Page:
Right bearings. Back from the bearing store. Turns out the arbor is metric (probably has been replaced). I've got the correct parts now (ORS #03-14-6203-ZZ-G93-C3). I used the wet paper towel + microwave trick to heat 'em up so that they slip most of the way on with ease. See AvE's YouTube video showing how to do it HERE.

I sanded off the paint on the outer surface of the handwheels (Part #LTA-420). I think it looks better this way. A coat of Rustoleum Crystal Clear Enamel (lacquer) to fend off the rust on the bare metal.

Replaced the belts. These are likely the originals (Part #49-124, $18 for all three on Amazon).

Matched set of new v-belts installed.

Deconstruct the workings, clean up the interior parts, and lubricate the gearing. I'll degrease, wet sand, and paint the cabinet , too. Some of that work has begun here. For paint color, I'm using Rustoleum "Charcoal Gray" enamel. Its slightly darker than the original Delta gray ("Smoke Gray"), which I have always thought looked too pale. Either white or dark gray on machinery looks better than a half-hearted pale gray.

Cleaned up table top and wings. I removed and gave away the Jet-Lock fence (Part #422-04-012-2001) and replaced it with a decent Biesemeyer-style fence off my old Grizzly saw (Aluma-Classic fence). I sprayed on a coat of Blaster Corrosion Stop (an annoying, but effective goo) to keep the rust at bay over the next couple weeks. When everything is back together, I'll clean the top with mineral spirits and apply some Blaster Dry Lube.

Old switch.

New switch. I needed 1-1/4" #6 machine screws to get this switch attached. Installation can be fussy with shorter screws.

Things are starting to come together. Here, I'm test fitting a plywood motor cover, which I recently built. Click here to read more about that --> Build a Motor Cover for a Vintage Unisaw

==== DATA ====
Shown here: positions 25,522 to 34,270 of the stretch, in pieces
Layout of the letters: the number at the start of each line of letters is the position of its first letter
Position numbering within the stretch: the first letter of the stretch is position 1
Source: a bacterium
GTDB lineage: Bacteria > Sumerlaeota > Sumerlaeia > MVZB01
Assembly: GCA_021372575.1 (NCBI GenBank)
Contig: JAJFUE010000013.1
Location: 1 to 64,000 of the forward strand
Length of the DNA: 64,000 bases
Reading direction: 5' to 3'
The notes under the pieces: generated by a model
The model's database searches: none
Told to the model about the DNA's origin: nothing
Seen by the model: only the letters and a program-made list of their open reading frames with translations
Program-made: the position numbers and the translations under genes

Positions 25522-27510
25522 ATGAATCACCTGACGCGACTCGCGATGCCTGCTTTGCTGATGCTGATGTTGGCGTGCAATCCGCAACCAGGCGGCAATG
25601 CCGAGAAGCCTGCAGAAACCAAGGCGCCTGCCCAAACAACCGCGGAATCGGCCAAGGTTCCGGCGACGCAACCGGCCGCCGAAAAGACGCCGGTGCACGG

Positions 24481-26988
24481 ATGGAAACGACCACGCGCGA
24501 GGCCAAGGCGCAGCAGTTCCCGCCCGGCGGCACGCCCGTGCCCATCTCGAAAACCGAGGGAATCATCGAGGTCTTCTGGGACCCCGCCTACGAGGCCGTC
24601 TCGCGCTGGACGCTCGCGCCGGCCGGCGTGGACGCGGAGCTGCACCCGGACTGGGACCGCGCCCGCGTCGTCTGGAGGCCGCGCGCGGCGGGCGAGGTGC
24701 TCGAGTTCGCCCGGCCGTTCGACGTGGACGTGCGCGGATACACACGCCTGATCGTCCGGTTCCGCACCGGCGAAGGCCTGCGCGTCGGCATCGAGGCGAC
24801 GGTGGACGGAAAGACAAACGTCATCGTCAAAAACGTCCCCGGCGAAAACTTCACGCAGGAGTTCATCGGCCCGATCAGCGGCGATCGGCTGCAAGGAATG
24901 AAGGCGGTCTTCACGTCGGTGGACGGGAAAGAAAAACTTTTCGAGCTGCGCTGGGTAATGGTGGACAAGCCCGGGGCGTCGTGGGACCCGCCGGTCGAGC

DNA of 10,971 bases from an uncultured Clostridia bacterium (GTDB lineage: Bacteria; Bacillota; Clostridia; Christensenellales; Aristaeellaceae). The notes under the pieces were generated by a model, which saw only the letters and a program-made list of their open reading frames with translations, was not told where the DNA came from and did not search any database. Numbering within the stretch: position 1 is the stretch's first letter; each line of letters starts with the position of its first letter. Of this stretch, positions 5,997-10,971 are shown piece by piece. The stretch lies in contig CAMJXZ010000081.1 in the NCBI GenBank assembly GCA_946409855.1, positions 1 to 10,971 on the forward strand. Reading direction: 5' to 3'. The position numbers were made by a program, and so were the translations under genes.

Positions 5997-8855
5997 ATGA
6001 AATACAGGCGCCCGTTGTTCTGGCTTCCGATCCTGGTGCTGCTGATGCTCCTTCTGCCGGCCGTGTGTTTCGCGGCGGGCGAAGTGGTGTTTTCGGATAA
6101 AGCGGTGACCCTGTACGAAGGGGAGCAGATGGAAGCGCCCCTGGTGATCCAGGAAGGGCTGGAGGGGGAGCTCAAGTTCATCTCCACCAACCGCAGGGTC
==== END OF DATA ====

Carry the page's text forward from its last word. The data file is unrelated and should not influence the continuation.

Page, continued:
After a few months of steady use, I can't complain. By going through the process of refurbishing a vintage Unisaw I now understand why there are so many fans of these saws. They work the way they should.

One thing I did was put a 30 amp breaker on the 110v outlet circuit the saw is plugged into. Hey Sally, don't write me with warnings of impending electrical catastrophe. It eliminated breaker trips on those really cold days (below zero days). Also, I run thin kerf 7-1/4" Freud blade in the saw most of the time for both cost and performance reasons.

I'll be selling this saw soon and upgrading to a 3hp Powermatic. Not because this one isn't fine. I just want a brand new Powermatic to use for the rest of my career.

Feel free to write me with questions or comments:

Unisaw Restoration Online Resources

Instructions for rebuilding Unisaws,

Videos on Unisaw restoration by Fine Woodworking,

Machine registry and research on Unisaw serial numbers,

Nathan Hein's restored Unisaw,

Unisaw Arbor Bearing Replacement (36-830),

Unisaw Rebuild by ModernWoodworking,

Unisaw Part 1 by Dan Cirtwill,

Unisaw Part 2 by Dan Cirtwill,

Mobile Base for Unisaw by Chris Pine,

Unisaw Install (leveling feet) by divyajnana,

Delta 12"-14" Tablesaw Restoration Project by T. Shue,

Unisaw Fence Upgrade by ZH Fabrications,

Unison Arbor Bearings by Michael Bergeron, Unifence Bearing Glide by Michael Olson, Replace Bearings in Unisaw? by clayton711, 3 Phase Motor Test on a 1963 Delta Unisaw by 21mph12, Unisaw, Three Phase Bullet Motor 1.5HP by R. John Klimut, Sliding Table on a Older Delta Unisaw by BiggeDink,